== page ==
Guide for Reviewers
Becoming a reviewer Code of conduct Conflicts of interest Ethical responsibilities Review process How to write a reviewer report Help using our peer review system
All submissions will be considered by an editor and “if not rejected right away” by peer-reviewers, whose identities will remain anonymous to the authors.
Becoming a reviewer
If you want to become a reviewer of JIM, please contact the editorial office (email@example.com) to ask to be considered for the position, and provide an up-to-date curriculum vitae or resume. Reviewers are selected for their expertise and experience.
Code of conduct
JIM is a member of the Committee on Publication Ethics (COPE), and follows the International Committee of Medical Journal Editors (ICMJE) Recommendations. Our editorial office will consult the guidelines of Core Practices of COPE and ICMJE Recommendations.
Conflicts of interest
In order to ensure fairness in the referee process, we try to avoid peer reviewers who have recent or ongoing collaborations with the authors, have commented on drafts of the manuscript, are in direct competition, have a history of dispute with the authors, or have a financial interest in the outcome. Because it is not possible for the editors to know all possible biases, we ask peer reviewers to pay attention to anything that might affect their report, including commercial interests, and decline to review in cases where they feel unable to be objective.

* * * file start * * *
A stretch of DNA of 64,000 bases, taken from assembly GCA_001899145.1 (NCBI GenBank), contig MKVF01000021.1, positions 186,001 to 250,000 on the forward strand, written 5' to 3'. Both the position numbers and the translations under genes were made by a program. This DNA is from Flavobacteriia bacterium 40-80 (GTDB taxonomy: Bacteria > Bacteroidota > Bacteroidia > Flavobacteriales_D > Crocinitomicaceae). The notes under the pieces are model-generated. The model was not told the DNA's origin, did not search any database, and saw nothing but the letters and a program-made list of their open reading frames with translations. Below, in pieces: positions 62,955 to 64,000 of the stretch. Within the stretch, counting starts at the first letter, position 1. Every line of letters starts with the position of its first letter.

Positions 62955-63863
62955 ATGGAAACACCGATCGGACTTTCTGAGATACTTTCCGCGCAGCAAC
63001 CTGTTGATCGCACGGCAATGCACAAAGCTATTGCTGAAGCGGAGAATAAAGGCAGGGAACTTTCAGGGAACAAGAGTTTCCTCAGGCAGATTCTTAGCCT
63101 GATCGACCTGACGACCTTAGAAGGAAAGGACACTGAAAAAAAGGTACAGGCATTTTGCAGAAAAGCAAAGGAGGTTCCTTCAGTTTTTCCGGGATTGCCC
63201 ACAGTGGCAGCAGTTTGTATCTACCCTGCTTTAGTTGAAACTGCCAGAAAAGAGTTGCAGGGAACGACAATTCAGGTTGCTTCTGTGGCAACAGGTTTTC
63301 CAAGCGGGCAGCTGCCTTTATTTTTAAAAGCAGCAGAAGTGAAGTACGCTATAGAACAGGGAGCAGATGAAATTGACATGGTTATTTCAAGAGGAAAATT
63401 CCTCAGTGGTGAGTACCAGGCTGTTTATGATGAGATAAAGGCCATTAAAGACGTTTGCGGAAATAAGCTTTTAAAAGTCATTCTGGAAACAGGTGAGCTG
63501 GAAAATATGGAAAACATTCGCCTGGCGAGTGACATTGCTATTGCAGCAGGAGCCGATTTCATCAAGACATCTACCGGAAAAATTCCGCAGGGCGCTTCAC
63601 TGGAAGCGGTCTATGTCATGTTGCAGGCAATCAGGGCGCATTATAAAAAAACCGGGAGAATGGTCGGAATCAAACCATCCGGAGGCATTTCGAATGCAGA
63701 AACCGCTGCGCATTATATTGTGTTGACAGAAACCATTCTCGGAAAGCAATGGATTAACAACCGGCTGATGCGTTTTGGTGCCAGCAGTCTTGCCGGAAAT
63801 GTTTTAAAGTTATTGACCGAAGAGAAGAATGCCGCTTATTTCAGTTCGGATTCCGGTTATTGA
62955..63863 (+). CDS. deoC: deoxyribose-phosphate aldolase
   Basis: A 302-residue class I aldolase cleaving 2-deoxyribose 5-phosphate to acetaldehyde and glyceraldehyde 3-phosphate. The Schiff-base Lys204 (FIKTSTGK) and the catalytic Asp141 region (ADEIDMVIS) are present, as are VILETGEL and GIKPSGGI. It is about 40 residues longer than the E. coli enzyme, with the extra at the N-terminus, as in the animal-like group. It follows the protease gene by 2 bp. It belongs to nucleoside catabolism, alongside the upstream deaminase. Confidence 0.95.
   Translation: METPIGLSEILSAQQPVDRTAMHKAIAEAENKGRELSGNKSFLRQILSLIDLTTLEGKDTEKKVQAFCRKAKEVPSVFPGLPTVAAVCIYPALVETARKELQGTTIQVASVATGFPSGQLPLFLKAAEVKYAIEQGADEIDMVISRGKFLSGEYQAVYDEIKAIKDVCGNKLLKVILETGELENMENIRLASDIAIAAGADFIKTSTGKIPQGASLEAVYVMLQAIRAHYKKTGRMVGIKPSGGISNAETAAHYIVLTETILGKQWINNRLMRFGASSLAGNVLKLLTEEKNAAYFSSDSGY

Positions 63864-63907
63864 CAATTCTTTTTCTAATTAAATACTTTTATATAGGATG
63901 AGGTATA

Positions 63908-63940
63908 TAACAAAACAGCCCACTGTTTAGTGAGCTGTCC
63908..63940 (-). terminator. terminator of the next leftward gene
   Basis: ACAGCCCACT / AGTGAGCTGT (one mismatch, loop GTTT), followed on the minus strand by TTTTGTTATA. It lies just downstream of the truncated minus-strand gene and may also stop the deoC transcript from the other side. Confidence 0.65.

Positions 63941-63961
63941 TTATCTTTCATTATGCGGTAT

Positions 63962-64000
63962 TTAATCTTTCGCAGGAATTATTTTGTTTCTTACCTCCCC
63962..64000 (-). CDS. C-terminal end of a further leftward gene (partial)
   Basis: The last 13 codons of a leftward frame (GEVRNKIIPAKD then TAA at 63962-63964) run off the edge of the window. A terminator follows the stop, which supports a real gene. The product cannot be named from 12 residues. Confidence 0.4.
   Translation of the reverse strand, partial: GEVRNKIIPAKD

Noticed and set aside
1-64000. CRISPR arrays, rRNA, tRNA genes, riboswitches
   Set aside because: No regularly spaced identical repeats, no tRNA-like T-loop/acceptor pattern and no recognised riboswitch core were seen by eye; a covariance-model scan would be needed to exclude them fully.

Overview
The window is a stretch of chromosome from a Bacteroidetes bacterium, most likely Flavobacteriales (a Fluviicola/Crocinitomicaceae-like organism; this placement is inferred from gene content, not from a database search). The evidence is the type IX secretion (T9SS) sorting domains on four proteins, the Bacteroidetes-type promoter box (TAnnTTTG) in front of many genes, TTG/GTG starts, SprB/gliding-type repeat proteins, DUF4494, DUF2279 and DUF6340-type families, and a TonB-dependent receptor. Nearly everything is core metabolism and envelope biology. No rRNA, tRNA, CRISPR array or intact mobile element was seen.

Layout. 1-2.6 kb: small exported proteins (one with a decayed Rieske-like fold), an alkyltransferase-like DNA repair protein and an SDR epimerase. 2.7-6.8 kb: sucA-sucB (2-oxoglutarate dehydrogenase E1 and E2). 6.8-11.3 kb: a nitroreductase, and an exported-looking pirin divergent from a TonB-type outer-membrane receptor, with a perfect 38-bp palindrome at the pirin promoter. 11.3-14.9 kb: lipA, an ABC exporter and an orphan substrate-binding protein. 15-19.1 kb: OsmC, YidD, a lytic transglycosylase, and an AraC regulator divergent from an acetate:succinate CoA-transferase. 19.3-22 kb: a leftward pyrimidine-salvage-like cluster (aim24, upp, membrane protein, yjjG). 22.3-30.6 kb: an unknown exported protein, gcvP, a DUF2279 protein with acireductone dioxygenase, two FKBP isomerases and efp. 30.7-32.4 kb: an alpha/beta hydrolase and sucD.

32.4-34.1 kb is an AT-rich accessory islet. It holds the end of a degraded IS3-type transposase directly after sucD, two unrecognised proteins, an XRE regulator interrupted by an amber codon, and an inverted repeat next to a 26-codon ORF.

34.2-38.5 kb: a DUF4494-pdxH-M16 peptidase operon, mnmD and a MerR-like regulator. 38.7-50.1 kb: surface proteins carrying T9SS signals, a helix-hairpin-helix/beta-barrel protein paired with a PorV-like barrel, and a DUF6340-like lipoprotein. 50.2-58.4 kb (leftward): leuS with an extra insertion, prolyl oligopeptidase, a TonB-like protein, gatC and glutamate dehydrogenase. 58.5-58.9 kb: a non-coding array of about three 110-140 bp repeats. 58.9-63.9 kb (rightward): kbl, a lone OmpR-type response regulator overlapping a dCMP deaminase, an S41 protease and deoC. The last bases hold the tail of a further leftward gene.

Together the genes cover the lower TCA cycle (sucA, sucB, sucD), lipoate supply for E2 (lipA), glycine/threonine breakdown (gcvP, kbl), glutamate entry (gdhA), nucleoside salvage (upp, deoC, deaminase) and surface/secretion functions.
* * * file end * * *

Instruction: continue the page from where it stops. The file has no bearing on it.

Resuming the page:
For further guidance on avoiding potential conflicts of interest during the peer review process, see the COPE ethical guidelines for peer reviewers.
In addition to adhering to the “Code of conduct” and “Conflicts of interest” guidelines, reviewers have the following responsibilities:
1. Treat the manuscript as confidential: The manuscript (or its existence) should not be shown to, disclosed to, or discussed with others.
2. To judge the manuscript objectively and in a timely fashion: Reviewers should not make personal criticism in their reviews.
3. To inform the editor if there is a conflict of interest: Specifically, reviewers should not review manuscripts authored or co-authored by a person with whom the reviewer has a close personal or professional relationship, if this relationship could be reasonably thought to bias the review.
4. To inform the editor of any similarity between the submitted manuscript and another either published or under consideration by another journal.
5. To alert the editor if a manuscript contains or appears to contain plagiarised material, falsified or manipulated data.
6. Not to retain or copy the submitted manuscript in any form; to comply with data protection regulations, as appropriate.
7. Not to use information obtained during the peer review process for their own or any other person’s or organization’s advantage, or to disadvantage or discredit others.
To save authors' and reviewers' time, only those manuscripts judged most likely to meet our editorial criteria will be sent out for peer-review. Submitted manuscripts are usually reviewed by two or more experts. Based on their advice, the editorial board and Editor-in-Chief decide to: